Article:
Every company has a founding story. Ours began in a minivan. Specifically, an old one heading north on the New Jersey Turnpike bound for Brooklyn. It was late December, 2004. I was moving the HQ of Vivavi, the modern green furniture company I had started a few months earlier in Washington DC.
Somewhere around Cherry Hill, my first employee, on this, her final day working for me, tore into me for being an utterly lame environmentalist in my personal life. In her eyes, I was a walking contradiction.
She was right.
Everything I had was invested in bringing beautiful, eco-friendly products to mainstream consumers. Yet, I had entrenched habits like taking preposterously long showers (consuming lots of water and energy in the process). I did my best thinking in the shower. I wasn’t about to give them up no matter how deep my fear and concerns ran about climate change and other ecological issues. Hypocritical? No denying it.
I decided to own up to it, acknowledge my less-than-stellar-save-the-planet tendencies and blog about it in a post titled The Lazy Environmentalist. I wrote about my need for green living solutions to be easy, simple, delightful, beautiful, and affordable, so I could lower my personal impact without trying very hard. Not terribly inspiring I know, but it was the truth.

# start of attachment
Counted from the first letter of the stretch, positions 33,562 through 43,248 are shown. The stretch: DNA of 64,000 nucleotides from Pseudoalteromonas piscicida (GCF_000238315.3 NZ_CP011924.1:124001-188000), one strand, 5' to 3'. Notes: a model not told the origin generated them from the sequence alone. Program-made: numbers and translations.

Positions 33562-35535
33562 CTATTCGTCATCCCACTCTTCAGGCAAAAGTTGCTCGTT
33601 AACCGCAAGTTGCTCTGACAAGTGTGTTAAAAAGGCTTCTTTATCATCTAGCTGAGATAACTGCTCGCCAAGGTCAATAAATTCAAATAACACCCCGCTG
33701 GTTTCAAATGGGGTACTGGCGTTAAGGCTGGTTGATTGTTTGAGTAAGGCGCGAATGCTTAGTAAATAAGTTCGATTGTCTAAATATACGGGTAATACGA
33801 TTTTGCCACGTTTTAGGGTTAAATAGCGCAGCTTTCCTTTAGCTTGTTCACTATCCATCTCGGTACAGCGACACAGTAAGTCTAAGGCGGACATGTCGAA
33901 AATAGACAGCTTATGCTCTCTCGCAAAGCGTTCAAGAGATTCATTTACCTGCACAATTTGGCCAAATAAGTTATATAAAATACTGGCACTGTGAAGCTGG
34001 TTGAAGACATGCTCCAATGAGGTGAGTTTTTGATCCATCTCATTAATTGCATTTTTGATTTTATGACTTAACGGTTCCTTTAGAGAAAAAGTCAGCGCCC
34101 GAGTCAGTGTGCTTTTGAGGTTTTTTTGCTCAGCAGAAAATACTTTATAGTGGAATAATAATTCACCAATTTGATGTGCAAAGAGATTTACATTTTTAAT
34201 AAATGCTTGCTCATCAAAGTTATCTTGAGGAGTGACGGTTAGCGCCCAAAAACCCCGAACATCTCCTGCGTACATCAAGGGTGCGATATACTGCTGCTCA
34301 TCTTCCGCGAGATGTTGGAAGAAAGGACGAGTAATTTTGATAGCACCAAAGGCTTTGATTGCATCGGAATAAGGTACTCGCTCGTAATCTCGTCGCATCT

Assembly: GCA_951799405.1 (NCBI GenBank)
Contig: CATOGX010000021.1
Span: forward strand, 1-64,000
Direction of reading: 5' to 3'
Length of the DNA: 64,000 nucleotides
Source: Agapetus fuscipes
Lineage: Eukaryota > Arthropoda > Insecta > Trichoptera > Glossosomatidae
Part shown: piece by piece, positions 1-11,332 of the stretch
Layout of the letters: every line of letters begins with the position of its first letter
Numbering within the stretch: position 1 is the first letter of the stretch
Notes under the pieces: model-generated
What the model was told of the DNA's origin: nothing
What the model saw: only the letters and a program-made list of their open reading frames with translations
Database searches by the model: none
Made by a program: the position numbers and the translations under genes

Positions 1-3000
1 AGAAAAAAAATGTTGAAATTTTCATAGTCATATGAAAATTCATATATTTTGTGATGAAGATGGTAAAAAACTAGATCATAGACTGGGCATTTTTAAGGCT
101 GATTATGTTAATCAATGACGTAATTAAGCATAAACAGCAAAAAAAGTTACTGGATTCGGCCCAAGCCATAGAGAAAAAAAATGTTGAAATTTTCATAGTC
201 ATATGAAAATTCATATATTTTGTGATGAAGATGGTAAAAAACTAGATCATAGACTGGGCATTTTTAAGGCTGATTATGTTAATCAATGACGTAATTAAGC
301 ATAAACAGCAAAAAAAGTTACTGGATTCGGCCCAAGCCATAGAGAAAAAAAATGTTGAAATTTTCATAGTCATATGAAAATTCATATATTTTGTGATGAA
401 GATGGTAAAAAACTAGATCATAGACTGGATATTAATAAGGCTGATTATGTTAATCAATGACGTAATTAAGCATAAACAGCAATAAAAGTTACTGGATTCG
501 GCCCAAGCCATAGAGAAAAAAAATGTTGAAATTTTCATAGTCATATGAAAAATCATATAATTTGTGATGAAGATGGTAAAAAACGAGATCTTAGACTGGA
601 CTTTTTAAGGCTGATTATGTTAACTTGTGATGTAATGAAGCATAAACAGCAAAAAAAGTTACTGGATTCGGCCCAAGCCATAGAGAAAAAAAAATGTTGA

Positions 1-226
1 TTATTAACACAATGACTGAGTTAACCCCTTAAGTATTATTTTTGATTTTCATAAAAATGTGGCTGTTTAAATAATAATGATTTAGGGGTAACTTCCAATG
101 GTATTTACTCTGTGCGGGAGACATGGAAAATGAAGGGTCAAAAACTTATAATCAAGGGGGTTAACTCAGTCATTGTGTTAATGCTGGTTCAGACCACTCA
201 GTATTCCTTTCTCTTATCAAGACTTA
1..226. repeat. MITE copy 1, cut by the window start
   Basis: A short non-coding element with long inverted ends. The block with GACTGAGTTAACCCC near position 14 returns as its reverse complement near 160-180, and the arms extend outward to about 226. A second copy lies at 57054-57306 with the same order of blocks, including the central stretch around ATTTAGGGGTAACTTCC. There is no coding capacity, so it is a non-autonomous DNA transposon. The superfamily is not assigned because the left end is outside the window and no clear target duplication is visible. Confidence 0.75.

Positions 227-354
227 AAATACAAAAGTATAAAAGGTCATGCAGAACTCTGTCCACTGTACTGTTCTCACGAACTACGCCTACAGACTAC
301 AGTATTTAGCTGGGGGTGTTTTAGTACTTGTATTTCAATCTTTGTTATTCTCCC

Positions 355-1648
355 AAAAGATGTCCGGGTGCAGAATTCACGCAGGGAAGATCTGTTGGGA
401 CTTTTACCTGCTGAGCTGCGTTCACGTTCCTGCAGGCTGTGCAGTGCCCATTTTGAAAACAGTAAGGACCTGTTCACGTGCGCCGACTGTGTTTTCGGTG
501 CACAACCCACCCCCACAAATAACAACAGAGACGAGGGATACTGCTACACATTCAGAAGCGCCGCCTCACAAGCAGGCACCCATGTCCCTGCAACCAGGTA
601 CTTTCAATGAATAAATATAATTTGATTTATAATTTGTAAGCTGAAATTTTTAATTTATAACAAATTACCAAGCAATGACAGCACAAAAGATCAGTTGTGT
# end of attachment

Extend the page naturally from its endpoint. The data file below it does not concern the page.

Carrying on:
Within a year that blog post became a radio show on Sirius Satellite Radio. Then it expanded into a reality TV show that I hosted for two years on Sundance Channel. I wrote books. Had some killer spokesperson gigs. Went on the Martha Stewart Show. It took off.
By 2010, at the pinnacle of Lazy Environmentalist’s success, I was completely burnt out. That furniture company I mentioned? I was so passionate about its mission and so committed to bootstrapping it to success that I had turned my Brooklyn apartment in Greenpoint into my showroom and for years I lived in it.
Great way to get world-class sustainable designers to consign you stunning furniture. Terrible way to cultivate work-life balance.
So I put everything in hibernation mode. I closed Vivavi and took a hiatus from the Lazy E. I went to work for others and landed some fantastic stints running marketing for GoodGuide in San Francisco, launching Vine.com for Amazon and moving to Asheville to lead our city’s startup efforts in a very beautiful locale and a place that has sustainability deeply rooted in its culture, economy, and ethos.
The time away from Lazy Environmentalist has again lit the fire in me. I’m excited to help people discover beautiful, innovative and affordable green products that easily fit into their lifestyles.
We believe that living well is congruent with living in balance with nature. That life is to be enjoyed. That guilt sucks. That together we can accomplish great things. And that increasing our consumption of green products is definitely part of the solution.
The path to greener living doesn’t happen overnight. Perfection is not the goal. This is about all of us making progress. Steadily over time in ways that we enjoy.
Because if we enjoy going green in deeply satisfying ways – even if it’s the small stuff – then we’ll want to do it again and again. Forging these kinds of habits makes the difference.
Josh Dorfman, Founder
June, 2017, Asheville, NC